Recently Seen Films List, Number One

September 30, 2017

From  Trouble in Paradise

Recently seen films, this is the first in an occasional series.  These are some of my favorite films that I’ve seen in the last year, in 2017 and late 2016.  I watch a lot of movies, on DVD, on VHS, on Blu-ray and at the show.

Number One: The Ernst Lubitsch film “Trouble in Paradise” is a pre-code classic, funny and romantic.  I love his work and this is one of my favorites.  Pictured above: Kay Francis, Herbert Marshall and Miriam Hopkins.

Number Two: “Deadline U.S.A.” 1952. Richard Brooks directed, it starred Humphrey Bogart and featured Kim Hunter, Paul Stewart, Jim Backus, Ed Begley and more.  Over 60 years ago, it predicted the threat to the newspaper industry via the battle over greed/self-interest versus altruism aka “call to public service.”

Number Three: Ernst Lubitsch’s “To Be or Not To Be” starring, in her last role, Carole Lombard, Jack Benny and others. I’ve seen this many times. It’s an old favorite.

Number Four: “Frankenstein” from 1931. Sure “Bride of Frankenstein” was even better, but this was a strong film. Boris Karloff!

Number Five: “The Big Combo” from 1955. Directed by Joseph H. Lewis. Photography by John Alton.

“I know how you feel.”

“Nobody knows how another person feels.”

Number Six: “Gun Crazy” from 1949. Directed by Joseph H. Lewis.  This is a great film noir following a crime spree by a young couple who really love their guns.

“Everything in these forty-eight state hurts me.”

Number Seven: “The Invasion of the Body Snatchers” Directed by Don Siegel. 1956, with Kevin McCarthy and Dana Wynter.  It all came true!  A classic.

Number Seven: “The Manchurian Candidate” from 1962. Directed by John Frankenheimer. With Laurence Harvey, Angela Lansbury, Janet Leigh and Frank Sinatra. Script by George Axelrod.  Music by David Amram.

I’ve been wanting to see this again all year! A precursor to real-life political dystopia, with connections to the blacklist/ witch hunts.  A unique film

Number Eight: “Yankee Doodle Dandy” from 1942.  Directed by Michael Curtiz with James Cagney, Walter Huston, Joan Leslie and others.

Cagney is just amazing in this.  It’s too bad that he only made a few “song and dance movies.”  In the DVD bonus feature they noted that one reason that he wanted to make a patriotic film was that he was about to be investigated for being too liberal.  It was good to be patriotic in those early days of World War Two.  For personal reasons, it will be impossible to watch this movie soon, so I wanted to see it while I still could.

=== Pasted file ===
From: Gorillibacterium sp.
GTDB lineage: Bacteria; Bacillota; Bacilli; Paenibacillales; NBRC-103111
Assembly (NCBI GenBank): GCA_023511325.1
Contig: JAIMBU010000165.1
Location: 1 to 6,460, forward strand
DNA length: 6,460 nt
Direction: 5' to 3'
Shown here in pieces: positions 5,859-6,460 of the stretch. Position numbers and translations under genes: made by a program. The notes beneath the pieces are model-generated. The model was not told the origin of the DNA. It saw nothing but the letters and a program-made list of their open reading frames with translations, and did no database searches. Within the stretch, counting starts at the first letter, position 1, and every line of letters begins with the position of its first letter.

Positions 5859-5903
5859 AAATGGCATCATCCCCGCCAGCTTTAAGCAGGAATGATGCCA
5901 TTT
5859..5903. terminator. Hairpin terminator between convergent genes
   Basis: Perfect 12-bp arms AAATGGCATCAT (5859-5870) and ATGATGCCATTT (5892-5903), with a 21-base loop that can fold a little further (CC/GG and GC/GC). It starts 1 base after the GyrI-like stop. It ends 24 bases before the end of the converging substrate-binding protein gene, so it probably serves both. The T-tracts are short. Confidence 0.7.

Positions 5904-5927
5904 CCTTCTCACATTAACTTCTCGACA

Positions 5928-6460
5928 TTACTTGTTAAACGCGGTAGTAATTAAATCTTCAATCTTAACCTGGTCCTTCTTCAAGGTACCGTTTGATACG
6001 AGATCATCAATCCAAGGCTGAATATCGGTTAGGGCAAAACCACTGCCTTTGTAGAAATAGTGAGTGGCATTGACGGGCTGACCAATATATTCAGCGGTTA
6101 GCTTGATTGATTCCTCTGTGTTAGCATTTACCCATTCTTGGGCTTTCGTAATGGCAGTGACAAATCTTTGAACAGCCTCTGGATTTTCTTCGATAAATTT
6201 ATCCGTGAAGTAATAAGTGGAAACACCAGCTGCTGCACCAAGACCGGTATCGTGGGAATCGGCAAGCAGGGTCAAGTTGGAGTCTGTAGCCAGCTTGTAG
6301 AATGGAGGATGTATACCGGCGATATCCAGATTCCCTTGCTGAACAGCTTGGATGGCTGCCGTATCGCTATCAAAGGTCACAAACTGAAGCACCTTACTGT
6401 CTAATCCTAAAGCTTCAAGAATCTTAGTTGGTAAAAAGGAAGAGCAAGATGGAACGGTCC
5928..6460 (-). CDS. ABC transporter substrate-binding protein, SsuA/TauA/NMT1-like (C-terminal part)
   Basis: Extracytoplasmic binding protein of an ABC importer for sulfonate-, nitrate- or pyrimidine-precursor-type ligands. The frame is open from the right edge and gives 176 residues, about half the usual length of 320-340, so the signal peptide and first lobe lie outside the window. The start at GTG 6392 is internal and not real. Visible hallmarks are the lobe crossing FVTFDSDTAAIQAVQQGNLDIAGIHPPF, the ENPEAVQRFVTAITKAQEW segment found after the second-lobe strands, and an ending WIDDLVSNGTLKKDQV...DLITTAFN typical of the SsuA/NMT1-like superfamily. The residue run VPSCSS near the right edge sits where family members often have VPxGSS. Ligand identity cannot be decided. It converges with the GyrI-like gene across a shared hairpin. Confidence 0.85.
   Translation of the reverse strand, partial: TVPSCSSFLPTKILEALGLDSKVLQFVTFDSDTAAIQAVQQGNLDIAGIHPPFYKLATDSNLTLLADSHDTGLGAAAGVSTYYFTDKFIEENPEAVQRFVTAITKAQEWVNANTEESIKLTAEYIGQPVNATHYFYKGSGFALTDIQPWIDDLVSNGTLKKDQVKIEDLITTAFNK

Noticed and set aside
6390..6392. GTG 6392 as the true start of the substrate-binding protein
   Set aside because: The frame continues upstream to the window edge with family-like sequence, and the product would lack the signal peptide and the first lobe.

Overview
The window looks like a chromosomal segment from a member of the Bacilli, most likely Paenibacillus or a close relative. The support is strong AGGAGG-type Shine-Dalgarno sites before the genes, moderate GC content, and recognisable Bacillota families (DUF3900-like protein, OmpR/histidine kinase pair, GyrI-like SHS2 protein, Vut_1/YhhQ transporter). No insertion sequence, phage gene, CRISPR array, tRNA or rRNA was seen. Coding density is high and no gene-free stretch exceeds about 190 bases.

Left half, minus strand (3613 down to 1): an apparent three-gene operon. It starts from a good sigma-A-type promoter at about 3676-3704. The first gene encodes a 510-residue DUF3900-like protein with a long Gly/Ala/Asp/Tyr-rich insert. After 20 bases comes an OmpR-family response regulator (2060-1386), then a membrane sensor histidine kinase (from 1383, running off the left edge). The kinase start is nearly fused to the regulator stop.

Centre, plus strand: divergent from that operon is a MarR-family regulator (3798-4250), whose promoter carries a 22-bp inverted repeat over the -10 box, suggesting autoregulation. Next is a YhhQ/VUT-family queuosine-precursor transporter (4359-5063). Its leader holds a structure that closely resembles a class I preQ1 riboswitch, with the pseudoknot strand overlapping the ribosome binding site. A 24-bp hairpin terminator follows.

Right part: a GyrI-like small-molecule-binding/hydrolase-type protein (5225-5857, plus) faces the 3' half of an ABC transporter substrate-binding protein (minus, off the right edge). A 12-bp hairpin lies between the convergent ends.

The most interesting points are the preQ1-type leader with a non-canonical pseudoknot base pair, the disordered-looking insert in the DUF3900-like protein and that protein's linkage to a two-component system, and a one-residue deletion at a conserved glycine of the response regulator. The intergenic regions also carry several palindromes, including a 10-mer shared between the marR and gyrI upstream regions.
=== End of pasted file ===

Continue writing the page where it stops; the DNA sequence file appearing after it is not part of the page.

Number Nine: “Ingrid Bergman: In Her Own Words” a 2015 Swedish documentary film about Ingrid Bergman, directed by Stig Björkman.  It was a well done work including home movies and quotes from her writings. She came pretty close to marrying photographer Robert Capa.  She lived a good yet complicated life and she loved acting.

Number Ten: “Chimes at Midnight” from 1965, directed by and starring Orson Welles as Falstaff. A great one! I got to see it onscreen 3 times, once years ago. It’s great to have a restored version available on “home video.’  It includes a great battle scene, Shakespeare!

With John Gielgud, Keith Baxter, Margaret Rutherford, Jeanne Moreau and others.

Number Eleven: “Dr. Strangelove or: How I Learned to Stop Worrying and Love the Bomb” from 1964.  Directed by Stanley Kubrick.  With Peter Sellers, George C. Scott, Sterling Hayden and Slim Pickens.  This was part of my 2017 dystopian film festival. I think that it holds up well with Scott and Sellers especially funny.

Number Twelve: “Playtime” directed by Jacques Tati from 1967, fifty years ago.

This is a big favorite.  I wish I could see it in a theatre with a big screen.  Meanwhile, I’ll try to see 3 feet from the TV screen and pay close attention.

Number Thirteen: “Duck Soup” directed by Leo McCarey, from 1933.  It stars the four Marx Brothers: Groucho, Harpo, Chico and sometimes Zeppo.  It’s funny as can be and is all too timely.  Harpo’s always snipping things with scissors and pulling a fiery blow torch from beneath his coat.  It’s an anti-war musical of sorts, drunk on the absurdity of politics and the politics of the absurd.

Number Fourteen: “The Wobblies” from 1979. In this documentary filmmakers Stewart Bird and Deborah Shaffer profile the International Workers of the World and unionization. There’s a nice use of archival footage (including animation) and interviews with people who were around in the 1910’s.…/documentary/…/wobblies.php

Number Fifteen:  “Bayou Maharajah” directed by Lily Keber, from 2013.  I watched this last week, on Mardi Gras Day.  This is a good documentary about the amazing James Booker who Dr. John called “the best black, gay, one-eyed junkie piano genius New Orleans has ever produced.”  I started getting into his music a few years ago and I enjoyed this tribute.